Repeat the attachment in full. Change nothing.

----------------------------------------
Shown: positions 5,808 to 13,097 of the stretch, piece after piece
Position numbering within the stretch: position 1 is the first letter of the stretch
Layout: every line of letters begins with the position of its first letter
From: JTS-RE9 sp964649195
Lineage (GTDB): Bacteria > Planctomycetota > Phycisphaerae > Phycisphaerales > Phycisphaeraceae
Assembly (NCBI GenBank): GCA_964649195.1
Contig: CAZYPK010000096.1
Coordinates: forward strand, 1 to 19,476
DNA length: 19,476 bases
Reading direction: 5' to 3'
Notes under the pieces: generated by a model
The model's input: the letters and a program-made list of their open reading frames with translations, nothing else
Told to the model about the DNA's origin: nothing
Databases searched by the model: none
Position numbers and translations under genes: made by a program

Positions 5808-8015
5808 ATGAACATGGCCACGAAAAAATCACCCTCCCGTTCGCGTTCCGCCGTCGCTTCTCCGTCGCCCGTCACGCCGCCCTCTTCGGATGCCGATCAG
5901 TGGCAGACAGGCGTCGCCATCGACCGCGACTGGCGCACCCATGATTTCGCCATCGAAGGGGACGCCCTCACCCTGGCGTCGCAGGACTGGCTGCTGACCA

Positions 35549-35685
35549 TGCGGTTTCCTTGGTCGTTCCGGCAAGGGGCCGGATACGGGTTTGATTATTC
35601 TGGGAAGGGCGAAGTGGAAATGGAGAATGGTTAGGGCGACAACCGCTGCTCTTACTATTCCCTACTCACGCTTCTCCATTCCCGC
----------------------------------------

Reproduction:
Shown: positions 5,808 to 13,097 of the stretch, piece after piece
Position numbering within the stretch: position 1 is the first letter of the stretch
Layout: every line of letters begins with the position of its first letter
From: JTS-RE9 sp964649195
Lineage (GTDB): Bacteria > Planctomycetota > Phycisphaerae > Phycisphaerales > Phycisphaeraceae
Assembly (NCBI GenBank): GCA_964649195.1
Contig: CAZYPK010000096.1
Coordinates: forward strand, 1 to 19,476
DNA length: 19,476 bases
Reading direction: 5' to 3'
Notes under the pieces: generated by a model
The model's input: the letters and a program-made list of their open reading frames with translations, nothing else
Told to the model about the DNA's origin: nothing
Databases searched by the model: none
Position numbers and translations under genes: made by a program

Positions 5808-8015
5808 ATGAACATGGCCACGAAAAAATCACCCTCCCGTTCGCGTTCCGCCGTCGCTTCTCCGTCGCCCGTCACGCCGCCCTCTTCGGATGCCGATCAG
5901 TGGCAGACAGGCGTCGCCATCGACCGCGACTGGCGCACCCATGATTTCGCCATCGAAGGGGACGCCCTCACCCTGGCGTCGCAGGACTGGCTGCTGACCA

Positions 35549-35685
35549 TGCGGTTTCCTTGGTCGTTCCGGCAAGGGGCCGGATACGGGTTTGATTATTC
35601 TGGGAAGGGCGAAGTGGAAATGGAGAATGGTTAGGGCGACAACCGCTGCTCTTACTATTCCCTACTCACGCTTCTCCATTCCCGC